Mining Publication: Miners' Views about Personal Dust Monitors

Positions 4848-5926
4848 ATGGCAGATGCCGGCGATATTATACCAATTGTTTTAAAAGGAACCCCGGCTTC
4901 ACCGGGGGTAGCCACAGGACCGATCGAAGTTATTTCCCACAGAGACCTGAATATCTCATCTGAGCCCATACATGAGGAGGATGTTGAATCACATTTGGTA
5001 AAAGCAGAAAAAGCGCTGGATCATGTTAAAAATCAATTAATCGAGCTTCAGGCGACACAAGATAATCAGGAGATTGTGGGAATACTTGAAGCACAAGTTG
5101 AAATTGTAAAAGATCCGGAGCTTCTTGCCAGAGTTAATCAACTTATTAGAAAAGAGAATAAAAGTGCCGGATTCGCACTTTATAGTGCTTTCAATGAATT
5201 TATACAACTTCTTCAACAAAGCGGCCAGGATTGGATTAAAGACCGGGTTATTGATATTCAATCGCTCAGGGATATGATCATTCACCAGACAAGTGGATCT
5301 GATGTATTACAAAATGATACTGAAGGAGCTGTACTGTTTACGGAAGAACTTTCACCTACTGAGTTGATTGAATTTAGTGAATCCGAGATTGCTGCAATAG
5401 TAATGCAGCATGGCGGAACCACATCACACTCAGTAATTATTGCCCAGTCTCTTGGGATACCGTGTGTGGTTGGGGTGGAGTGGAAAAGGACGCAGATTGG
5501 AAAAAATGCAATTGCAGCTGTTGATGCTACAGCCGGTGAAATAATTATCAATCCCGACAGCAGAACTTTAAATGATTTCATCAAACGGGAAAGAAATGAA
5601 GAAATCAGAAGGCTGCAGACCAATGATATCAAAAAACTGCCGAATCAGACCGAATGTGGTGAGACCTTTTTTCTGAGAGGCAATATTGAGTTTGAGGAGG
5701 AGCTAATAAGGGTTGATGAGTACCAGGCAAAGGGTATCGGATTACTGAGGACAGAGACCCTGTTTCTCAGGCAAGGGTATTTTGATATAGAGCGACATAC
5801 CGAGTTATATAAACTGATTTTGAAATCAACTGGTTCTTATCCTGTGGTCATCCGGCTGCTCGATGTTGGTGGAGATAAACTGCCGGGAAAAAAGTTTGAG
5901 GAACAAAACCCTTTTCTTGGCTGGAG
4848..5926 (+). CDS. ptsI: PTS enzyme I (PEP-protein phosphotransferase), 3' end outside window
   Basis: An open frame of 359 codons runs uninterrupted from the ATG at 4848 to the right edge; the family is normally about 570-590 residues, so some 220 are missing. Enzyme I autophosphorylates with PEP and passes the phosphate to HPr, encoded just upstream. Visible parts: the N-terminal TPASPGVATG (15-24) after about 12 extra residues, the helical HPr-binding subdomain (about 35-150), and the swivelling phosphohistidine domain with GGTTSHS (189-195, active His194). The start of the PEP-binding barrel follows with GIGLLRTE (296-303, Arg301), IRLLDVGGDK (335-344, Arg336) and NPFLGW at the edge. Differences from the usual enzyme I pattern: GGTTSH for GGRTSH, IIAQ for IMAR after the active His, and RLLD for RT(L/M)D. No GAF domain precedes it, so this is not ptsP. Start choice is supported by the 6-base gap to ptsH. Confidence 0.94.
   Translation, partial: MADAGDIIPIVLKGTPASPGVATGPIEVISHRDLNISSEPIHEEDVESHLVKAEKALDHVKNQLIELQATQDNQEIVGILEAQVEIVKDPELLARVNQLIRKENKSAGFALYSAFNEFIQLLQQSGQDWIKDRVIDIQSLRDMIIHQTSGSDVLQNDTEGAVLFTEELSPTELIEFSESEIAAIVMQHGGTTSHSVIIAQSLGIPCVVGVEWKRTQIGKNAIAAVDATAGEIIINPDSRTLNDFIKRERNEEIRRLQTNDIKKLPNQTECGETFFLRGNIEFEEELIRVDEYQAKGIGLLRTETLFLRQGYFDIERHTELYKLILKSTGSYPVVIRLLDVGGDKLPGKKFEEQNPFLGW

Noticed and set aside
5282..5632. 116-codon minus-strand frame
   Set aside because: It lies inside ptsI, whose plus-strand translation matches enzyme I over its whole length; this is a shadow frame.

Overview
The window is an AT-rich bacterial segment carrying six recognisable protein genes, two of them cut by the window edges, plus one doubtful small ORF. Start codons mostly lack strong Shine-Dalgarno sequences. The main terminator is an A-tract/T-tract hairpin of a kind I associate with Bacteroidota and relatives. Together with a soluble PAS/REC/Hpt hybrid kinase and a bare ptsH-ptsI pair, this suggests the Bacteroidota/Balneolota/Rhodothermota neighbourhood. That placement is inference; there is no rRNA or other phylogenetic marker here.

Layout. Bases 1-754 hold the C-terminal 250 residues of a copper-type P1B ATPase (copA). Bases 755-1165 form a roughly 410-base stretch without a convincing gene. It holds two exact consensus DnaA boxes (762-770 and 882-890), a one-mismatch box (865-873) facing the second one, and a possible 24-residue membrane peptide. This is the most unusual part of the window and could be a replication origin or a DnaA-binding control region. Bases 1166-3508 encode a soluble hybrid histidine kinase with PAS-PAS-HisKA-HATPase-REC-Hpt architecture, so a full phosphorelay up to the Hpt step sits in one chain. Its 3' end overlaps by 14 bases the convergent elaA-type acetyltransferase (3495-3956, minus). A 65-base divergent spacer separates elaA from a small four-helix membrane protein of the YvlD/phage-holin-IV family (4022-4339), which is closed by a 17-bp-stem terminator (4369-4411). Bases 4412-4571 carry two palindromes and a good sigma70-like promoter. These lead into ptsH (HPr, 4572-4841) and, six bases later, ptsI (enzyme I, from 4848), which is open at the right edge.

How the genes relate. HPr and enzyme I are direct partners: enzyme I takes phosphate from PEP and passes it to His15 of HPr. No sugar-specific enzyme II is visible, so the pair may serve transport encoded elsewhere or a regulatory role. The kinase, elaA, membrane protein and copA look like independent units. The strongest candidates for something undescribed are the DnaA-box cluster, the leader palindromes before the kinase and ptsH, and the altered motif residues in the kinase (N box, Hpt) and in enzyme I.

Coal Workers Pneumoconiosis is the leading cause of death due to occupational illness among coal miners. This disease is caused by miners’ exposure to respirable coal mine dust. A Personal Dust Monitor has recently been developed to provide near real time feedback to miners regarding the number of milligrams of respirable coal mine dust in the air they breathe. This paper was prepared by the National Institute for Occupational Safety and Health to document coal miners’ reactions to this new device, and how they make use of the information it provides. Structured interviews were conducted with 30 coal miners at four mines. A four-stage conceptual model of miners’ decision processes with respect to how they interpret and respond to the dust exposure numbers from their personal dust monitor is proposed. The stages are: Diagnosis, Action Planning and Intervention, Evaluation, and Institutionalization. The interview responses provide considerable support for the model. Most miners paid attention to Personal Dust Monitor feedback and made efforts to reduce their dust exposure. Their efforts included: changing where they positioned themselves, making ventilation system improvements, and using respirators more often. The 29 miners who reported having experience wearing both the old and new type of dust monitors were asked which dust sampling system they preferred. Eighteen (62%) preferred the new monitors, 7 (24%) preferred existing monitors, and 4 (14%) had no preference. The most frequently cited advantage of the new monitor is its ability to provide relatively quick feedback.